Tips for Handling your Money Order

Money orders are pre-purchased from third party vendors, such as a bank, United States Postal Service, independent merchants and Western Union. The exact amount of the payment is bought and the third party issues the money order with a guarantee to pay the amount disclosed.

If you are a person who has received a money order, endorsing and cashing it is not much different than endorsing and cashing a check. If someone pays money due to you in the form of a money order, all you need to do is sign, cash and/or deposit the payment just like you would any other checks you receive.

When you cash or deposit your money order, the money comes from one of the aforementioned entities instead of being drawn on the bank of the person who has given you a personal check; a benefit to this is the fact it is a guaranteed payment.

The primary difference between using money orders and checks is from the payor’s perspective, not the payee’s. If anything, a money order is simply a more trustworthy form of payment as opposed to a personal check.

To endorse and cash a money order, here is what you need to do:

• Sign the back of your money order

If you flip over the money order and look at the back, you will see a space for your signature, sign your name on the line. Be sure and write legibly as you sign your name.

• Show ID

It may be possible to cash a money order without ID, but in the U.S. due to provisions in the Patriot Act, cashing a money order without identification is much more difficult to do than in the past. A driver’s license is probably your best bet in terms of identification.

• Determine where you want to cash the document

You can cash a money order at a bank, credit union, supermarket or at the place where the money order was originally purchased. Many independent merchants are often willing to cash a money order.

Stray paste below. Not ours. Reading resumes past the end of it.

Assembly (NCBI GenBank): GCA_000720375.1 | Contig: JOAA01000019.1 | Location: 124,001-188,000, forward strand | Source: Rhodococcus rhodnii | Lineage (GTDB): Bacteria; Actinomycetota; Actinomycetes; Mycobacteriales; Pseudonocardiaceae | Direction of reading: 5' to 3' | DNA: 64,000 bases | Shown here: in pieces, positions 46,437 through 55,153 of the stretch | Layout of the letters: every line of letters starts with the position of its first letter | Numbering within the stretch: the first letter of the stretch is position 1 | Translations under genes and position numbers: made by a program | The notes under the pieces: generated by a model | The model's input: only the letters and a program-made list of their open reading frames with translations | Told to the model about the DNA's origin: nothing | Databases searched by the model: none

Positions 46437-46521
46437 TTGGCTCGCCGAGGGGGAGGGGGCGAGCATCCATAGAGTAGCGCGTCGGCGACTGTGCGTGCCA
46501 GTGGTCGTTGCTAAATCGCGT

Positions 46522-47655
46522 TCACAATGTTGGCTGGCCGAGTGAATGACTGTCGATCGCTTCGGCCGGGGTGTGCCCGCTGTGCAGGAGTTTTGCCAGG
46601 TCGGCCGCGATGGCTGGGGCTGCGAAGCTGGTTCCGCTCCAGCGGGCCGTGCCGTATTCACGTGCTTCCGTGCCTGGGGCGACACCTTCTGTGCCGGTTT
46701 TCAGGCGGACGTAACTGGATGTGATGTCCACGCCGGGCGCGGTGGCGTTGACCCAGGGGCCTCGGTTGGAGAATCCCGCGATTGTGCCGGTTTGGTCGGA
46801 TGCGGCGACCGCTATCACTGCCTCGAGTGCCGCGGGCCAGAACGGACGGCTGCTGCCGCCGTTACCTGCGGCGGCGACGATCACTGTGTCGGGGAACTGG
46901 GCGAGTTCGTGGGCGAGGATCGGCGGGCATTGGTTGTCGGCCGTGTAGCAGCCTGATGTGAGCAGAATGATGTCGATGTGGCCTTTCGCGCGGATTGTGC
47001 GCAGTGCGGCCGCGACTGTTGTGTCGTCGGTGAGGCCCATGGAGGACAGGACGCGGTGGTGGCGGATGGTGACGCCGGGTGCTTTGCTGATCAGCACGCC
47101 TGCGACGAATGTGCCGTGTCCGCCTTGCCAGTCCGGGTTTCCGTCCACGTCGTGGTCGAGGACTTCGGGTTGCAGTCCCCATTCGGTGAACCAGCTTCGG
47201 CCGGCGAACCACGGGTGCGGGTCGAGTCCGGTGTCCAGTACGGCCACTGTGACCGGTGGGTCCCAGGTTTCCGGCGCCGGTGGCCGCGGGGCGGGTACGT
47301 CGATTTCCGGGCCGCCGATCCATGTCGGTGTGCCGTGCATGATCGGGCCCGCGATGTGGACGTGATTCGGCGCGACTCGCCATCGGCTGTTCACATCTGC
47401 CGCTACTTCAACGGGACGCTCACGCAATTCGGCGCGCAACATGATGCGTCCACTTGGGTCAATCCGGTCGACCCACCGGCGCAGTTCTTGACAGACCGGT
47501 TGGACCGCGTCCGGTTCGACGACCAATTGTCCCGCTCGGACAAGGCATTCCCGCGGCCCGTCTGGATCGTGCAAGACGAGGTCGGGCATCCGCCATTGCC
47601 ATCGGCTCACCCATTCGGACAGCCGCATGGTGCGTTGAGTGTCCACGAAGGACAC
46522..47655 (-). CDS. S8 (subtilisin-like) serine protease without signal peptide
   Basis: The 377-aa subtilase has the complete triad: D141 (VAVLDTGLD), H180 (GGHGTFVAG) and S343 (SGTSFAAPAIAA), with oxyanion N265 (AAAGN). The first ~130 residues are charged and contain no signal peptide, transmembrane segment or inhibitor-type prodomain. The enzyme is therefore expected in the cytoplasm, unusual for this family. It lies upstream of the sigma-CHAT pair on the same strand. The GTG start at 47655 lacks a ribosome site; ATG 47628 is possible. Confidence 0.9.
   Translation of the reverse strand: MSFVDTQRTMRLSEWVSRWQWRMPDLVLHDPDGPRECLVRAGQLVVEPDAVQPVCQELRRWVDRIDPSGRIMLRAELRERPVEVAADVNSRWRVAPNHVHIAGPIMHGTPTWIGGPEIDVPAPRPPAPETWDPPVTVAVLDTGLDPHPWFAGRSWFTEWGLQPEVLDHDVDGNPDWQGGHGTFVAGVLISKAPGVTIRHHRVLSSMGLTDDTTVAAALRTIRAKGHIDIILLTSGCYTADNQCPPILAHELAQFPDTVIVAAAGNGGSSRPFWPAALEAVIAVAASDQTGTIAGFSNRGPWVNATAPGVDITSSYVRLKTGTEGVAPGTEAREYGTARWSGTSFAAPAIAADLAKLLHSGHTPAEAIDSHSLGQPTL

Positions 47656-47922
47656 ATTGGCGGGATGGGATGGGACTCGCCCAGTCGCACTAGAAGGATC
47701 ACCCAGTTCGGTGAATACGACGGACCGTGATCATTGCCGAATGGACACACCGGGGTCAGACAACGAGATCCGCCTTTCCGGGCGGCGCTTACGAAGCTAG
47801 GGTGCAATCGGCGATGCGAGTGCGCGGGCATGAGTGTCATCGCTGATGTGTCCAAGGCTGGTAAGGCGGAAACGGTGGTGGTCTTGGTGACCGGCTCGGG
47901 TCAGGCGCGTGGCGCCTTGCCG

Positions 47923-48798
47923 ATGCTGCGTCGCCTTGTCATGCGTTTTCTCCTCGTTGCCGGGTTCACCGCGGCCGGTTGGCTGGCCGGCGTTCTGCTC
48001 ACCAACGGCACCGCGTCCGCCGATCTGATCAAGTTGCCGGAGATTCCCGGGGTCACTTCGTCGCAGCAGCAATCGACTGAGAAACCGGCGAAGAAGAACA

• Deposit into your personal savings or checking account

If you are planning to deposit the cash in your account, you can simply endorse your money order and deposit it into your personal account.

With all the similarities you might be wondering why people would bother purchasing a money order instead simply writing out a check? The reasons may vary, and here are a few of the top reasons why people purchase money orders to make a payment:

• No checking account

Most people have a checking account, but there are still individuals who prefer not to have a checking account due to privacy reasons or financial problems.

• The creditor does not take personal checks

Being personal checks can be risky, many creditors will ask for a money order or certified check for payment and will not take a check drawn on an individual’s checking account.

• Disassociation with the individual’s personal checking account

This may depend on the type of payment made, but some people, especially if they have a joint account, may not want a particular payment made against their personal account. In these cases they may opt to buy a money order instead.

Money orders are more trustworthy to creditors than personal checks are; in this respect a money order can be likened to a certified check. There are no worries of checks bouncing and as a result, a safe way to receive payment.

Other than this difference, which really does nott affect your ability to endorse, cash, or deposit the money order, the two are very similar from you, the payee, or in other words money order recipient’s perspective.